The Kono statement refers to the statement of 4 August 1993 issued by the Chief Cabinet Secretary Yōhei Kōno after the conclusion of a government study that showed that the Imperial Japanese Army forced women (known as ” comfort women “) to work in brothels during the Second World War .
In this statement, Kono acknowledges that “the Japanese army of the time was involved, directly or indirectly, in the establishment and management of” comfort stations “” and also that “the recruitment of” comfort women “was conducted mainly by private recruiters, acting in response to the demand of the military ” . He adds that “in many cases these women were recruited against their will by persuasion and coercion, etc.” ” And that ” sometimes, administrative / military personnel directly involved in the recruitment ” and that these women ” lived in misery at comfort stations in a coercive atmosphere ” 1 .
His subsequent call for a historical and educational research became the basis for treating the subject of forced prostitution in textbooks 2 . This has also led to the creation of the Asian Women’s Fund (in) that helped and supported women forced into prostitution during the war 3 .
The statement was criticized by several conservatives in Japan 4 . It is still debated whether the statement asserted that the constraint was used directly by the Japanese Imperial Army when recruiting and detaining women because recruitment was supposed to be conducted mainly by private recruiting agents (Korean and Japanese). 5 . Shinzo Abe , during his first term as prime minister in 2007, said he did not believe that women have been forced by the Japanese military to serve in military brothels 6 .
A five-member study team, including Ikuhiko Hata , chaired by former Attorney General Keiichi Tadaki ( 但 木 敬 一? ) , Studied Kono’s statement. A report titled “The Details of Japan-South Korea Trade in the Problem of Comfort Women ” was submitted to the Japanese Parliament on June 20, 2014 7 ; Yohei Kono then immediately issued a proclamation confirming the report’s findings, saying that there was nothing for him to add or remove, and everything in the report was right 8 .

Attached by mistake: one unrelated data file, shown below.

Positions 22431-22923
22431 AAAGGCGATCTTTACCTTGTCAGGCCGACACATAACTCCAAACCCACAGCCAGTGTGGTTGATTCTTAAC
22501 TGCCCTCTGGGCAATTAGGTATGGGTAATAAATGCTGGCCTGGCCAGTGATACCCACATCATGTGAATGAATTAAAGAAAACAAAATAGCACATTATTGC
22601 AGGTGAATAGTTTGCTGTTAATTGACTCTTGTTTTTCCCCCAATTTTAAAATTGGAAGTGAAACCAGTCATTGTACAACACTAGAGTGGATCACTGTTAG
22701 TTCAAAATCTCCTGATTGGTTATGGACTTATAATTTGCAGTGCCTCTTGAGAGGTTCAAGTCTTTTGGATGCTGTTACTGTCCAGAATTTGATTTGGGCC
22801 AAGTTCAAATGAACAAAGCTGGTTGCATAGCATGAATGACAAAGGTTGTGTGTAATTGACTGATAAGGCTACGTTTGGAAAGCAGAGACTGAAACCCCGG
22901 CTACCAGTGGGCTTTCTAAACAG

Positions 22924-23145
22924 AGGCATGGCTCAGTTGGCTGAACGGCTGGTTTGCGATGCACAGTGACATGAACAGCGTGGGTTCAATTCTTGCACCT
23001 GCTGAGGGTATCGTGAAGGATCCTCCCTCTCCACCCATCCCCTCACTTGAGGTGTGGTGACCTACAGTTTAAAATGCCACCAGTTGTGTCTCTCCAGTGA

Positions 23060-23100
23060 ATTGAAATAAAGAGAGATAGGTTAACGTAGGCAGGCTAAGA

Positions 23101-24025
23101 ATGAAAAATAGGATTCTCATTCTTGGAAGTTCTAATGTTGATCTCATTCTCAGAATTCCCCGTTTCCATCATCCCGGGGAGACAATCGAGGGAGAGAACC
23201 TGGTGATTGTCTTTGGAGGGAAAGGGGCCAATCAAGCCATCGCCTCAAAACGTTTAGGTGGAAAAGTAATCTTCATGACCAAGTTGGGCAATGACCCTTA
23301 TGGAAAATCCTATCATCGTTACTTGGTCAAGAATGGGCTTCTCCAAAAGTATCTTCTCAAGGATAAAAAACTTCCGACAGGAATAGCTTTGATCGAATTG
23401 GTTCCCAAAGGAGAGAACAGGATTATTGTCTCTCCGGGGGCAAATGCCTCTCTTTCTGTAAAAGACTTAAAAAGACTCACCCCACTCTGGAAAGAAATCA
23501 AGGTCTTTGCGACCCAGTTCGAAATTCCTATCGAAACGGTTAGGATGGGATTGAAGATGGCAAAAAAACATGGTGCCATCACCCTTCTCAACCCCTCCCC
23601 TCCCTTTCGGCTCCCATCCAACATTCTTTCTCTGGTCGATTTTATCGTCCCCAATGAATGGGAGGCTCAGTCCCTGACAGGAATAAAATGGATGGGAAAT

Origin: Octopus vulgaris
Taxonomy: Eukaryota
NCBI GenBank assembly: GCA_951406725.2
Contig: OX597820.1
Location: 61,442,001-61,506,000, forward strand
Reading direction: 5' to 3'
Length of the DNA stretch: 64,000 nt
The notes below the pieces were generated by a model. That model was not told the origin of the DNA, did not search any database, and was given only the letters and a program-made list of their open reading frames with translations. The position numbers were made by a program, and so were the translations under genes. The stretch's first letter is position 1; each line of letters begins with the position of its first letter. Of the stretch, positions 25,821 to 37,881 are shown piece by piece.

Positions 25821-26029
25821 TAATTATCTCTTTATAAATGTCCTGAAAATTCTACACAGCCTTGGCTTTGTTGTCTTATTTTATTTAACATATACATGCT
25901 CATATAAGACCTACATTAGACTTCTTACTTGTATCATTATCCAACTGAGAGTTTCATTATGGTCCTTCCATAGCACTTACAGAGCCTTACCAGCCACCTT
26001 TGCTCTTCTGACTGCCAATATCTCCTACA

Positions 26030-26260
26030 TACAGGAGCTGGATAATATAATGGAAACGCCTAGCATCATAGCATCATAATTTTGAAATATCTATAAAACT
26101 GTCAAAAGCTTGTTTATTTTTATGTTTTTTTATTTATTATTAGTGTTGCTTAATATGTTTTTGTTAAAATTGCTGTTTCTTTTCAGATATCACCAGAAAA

( In ) This article is partially or entirely from the Wikipedia article in English entitled ” Kono Statement ” ( see the list of authors ) .
- ↑ ( in ) Reiji Yoshida, ” Asahi Shimbun allowed on errors in past ‘comfort women’ stories [ archive ] “, The Japan Times, August 5, 2014
- ↑ ( in ) Midori Wakakuwa, Kumiko Fujimura-Fanselow, ” Backlash Against Gender Equality After 2000 ,” in Kumiko Fujimura-Fanselow, Transforming Japan: How Feminism and Diversity Are Making a Difference , Feminist Press at CUNY, March 15, 2011, p . 419. ( ISBN 978-1-55861-700-1 )
- ↑ ( in ) Tsuyoshi Hasegawa, Kazuhiko Togo, East Asia’s Haunted Present: Historical Memories and the Resurgence of Nationalism: Historical Memories and the Resurgence of Nationalism , ABC-CLIO, 30 June 2008, p. 148. ( ISBN 978-0-313-35613-1 )
- ↑ ( in ) Julian Ryall, ” Japan May revised ‘comfort women’ apology [ archive ] ,” Deutsche Welle, February 25, 2014
- ↑ ( en ) Jeff Kingston, Contemporary Japan: History, Politics, and Social Change since the 1980s , John Wiley & Sons, May 30, 2012 p. 189. ( ISBN 978-1-118-31506-4 )
- ↑ ( in ) Colin Joyce, ” Japanese PM denies wartime ‘comfort women’ Were forced [ archive ] “, The Telegraph, March 3, 2007
- ↑ ( in ) details of Exchanges Between Japan and the Republic of Korea (ROK) Regarding the Comfort Women Issue – From the Drafting of the Kono Statement to the Asian Women’s Fund – [ archive ] , Minister’s Official Residence Premium (Japan) , 20 June 2014 [PDF]
- ↑ ( in ) Japan’s Foreign Policy Options Following Asahi’s “Comfort Women” Retraction [ archive ] . Nippon Communications Foundation, October 9, 2014